Scottish Former First Minister Alex Salmond predicted that “the key argument I see coming in this referendum, if that’s what happens, in terms of economics is going to be what secures Scotland’s trade, our access to markets.
“I think independence has a winning argument on that framework and I expect to see it expertly deployed by Nicola Sturgeon, Salmond said.” Sturgeon is the present first minister.
Scotland’s trade links with the European Union (EU) could be a “key battleground” in a second independence referendum, Salmond had predicted.
The National Party (NP) Member of Parliament (MP) insisted that leaving the UK would allow Scotland to have “access to trade and access to markets,” adding that this could be a “winning argument” if there is another vote on independence.
By a 55% to 45% voting result of a referendum held in September 2014, Scots decided to stay part of the United Kingdom (UK).
But because of the outcome of the 2016 referendum on membership of the EU in which Scots voted to stay in while the UK expressed determination to leave, just leaves the future structure of the Union in doubt, going forward.
Sturgeon informed voters in a matter of hours following the results of the Brexit vote, that another vote concerning independence was “highly likely.”
Despite her administration’s putting forth “compromise proposals” in hopes of keeping Scotland in the individual market, UK Prime Minister Theresa May has made it clear that she plans to leave the EU.
Salmond said if May does not accept the answer(s) being avowed by his successor, “then we will know that they (the UK Government) are not interested in the voice of Scotland and as Nicola Sturgeon has said it is very likely there will be another independence referendum.”
The scheduled vote “would be the autumn of next year,” he added, indicating a second referendum may be held within four years of the 2014 ballot.
During an interview on the British Broadcasting Company Politics Scotland programme recently, the former SNP leader said, “The key battleground in terms of economics of any future independence referendum is not going to be like last time the currency, but is going to be trade and access to trade and access to markets, because that is what the UK Government is jeopardising and that is what an independent Scotland could secure.”
The SNP’s official position is for the Scots to have an independent membership of the EU, a Scotland Government newspaper, in December 2016, proposed retention of membership in the market, even if the remainder of the UK goes against it.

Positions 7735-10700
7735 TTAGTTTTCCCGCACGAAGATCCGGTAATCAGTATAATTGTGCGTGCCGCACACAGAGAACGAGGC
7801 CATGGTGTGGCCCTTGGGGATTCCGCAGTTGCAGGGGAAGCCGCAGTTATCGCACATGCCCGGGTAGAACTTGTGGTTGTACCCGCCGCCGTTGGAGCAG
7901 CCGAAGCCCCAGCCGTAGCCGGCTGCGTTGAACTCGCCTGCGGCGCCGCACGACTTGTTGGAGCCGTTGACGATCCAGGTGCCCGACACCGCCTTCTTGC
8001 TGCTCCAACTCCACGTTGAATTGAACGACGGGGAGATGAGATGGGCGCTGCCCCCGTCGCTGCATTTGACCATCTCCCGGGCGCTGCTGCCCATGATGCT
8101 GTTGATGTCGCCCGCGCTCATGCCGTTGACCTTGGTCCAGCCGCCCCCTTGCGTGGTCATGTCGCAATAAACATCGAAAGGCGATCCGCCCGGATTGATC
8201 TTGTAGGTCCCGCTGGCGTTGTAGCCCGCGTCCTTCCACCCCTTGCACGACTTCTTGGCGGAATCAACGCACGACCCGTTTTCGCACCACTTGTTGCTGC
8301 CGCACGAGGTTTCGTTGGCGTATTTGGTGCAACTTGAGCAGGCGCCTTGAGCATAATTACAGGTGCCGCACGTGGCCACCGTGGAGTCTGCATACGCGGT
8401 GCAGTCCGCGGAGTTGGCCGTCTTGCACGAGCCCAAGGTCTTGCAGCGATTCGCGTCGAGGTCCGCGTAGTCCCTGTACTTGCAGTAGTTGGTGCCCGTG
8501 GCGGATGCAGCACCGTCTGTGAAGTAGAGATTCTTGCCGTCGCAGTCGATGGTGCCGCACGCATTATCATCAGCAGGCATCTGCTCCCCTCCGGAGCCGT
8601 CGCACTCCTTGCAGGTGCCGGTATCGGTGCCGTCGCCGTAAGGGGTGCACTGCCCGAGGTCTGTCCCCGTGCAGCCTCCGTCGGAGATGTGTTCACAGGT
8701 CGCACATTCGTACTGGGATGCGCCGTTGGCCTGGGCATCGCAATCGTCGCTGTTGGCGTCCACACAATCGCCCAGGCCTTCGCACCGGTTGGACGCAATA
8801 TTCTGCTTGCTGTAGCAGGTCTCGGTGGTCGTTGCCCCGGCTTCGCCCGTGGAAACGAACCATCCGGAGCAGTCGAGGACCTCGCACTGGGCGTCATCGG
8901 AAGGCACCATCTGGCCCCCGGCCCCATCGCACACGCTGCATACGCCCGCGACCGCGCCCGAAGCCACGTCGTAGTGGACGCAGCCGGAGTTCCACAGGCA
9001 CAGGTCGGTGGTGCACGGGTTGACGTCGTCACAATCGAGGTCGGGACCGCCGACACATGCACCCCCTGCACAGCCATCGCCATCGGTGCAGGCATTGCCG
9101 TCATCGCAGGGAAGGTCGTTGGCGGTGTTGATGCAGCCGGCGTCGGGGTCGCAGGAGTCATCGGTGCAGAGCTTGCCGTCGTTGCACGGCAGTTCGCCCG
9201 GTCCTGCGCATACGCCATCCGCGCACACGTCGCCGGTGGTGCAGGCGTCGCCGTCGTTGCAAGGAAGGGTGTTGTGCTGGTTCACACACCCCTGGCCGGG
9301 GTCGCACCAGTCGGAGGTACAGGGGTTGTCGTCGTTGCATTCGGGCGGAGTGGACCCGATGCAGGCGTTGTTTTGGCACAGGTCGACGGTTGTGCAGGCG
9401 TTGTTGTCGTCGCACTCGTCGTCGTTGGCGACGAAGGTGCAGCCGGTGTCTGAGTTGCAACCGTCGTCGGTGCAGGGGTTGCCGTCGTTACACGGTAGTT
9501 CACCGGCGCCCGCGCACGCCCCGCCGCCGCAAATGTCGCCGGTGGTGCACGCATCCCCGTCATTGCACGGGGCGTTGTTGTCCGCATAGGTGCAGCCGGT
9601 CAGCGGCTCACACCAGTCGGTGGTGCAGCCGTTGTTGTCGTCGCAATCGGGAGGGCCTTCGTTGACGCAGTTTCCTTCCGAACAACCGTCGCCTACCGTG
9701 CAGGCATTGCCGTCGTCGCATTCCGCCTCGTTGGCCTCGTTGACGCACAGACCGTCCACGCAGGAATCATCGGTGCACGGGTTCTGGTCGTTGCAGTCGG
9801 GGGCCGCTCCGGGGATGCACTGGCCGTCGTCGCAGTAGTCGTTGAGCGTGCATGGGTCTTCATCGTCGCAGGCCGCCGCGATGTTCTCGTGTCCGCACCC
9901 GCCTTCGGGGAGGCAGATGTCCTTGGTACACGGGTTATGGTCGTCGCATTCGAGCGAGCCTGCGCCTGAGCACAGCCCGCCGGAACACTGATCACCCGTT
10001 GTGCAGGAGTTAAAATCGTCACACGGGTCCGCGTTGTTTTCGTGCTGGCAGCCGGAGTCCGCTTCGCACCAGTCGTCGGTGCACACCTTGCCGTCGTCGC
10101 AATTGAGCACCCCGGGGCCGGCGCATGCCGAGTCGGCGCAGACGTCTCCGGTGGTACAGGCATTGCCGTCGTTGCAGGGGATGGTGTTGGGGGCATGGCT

Salmond said, “The key matter, as was enunciated in the compromise proposal, in terms of protecting the Scottish economy, saving Scottish jobs and saving Scottish investment is for continued, uninterrupted membership of the European Economic Area. That could be secured by the membership of the European Union, but there are other ways to secure it as well.
“So the SNP’s position will be for Scotland as an independent member of the European Union, but the key negotiating priority, as Nicola Sturgeon has outlined in her proposal to the UK Government is to stay within that European Economic Area.”
If there were to be another referendum, Salmond said he was “very confident that the progress we’re seeing in support for independence can continue if the campaign is pitched in the right way”.
He ended, “I don’t share the view that the (previous Yes) campaign was a failure – we didn’t win the vote, but we put on 15% for the Yes vote during the campaign. If we put on another 15% the result would be overwhelming.”
According to James Kelly, the Labour Party business manager, “It’s a case of Alex in wonderland if the SNP think they can try and convince Scots that the pound in their pocket doesn’t matter.
“Alex Salmond’s approach on currency is to ignore and hope nobody notices. It won’t wash.
“His failure to answer the most basic questions on currency was one of the key reasons he lost the referendum in 2014. Two and bit years on he still has no answers.
“Scotland is divided enough, the SNP should rule out another divisive independence referendum and focus on improving our schools and hospitals. Labour believes that together we’re stronger, and that is why we oppose a second independence referendum, Kelly concluded.”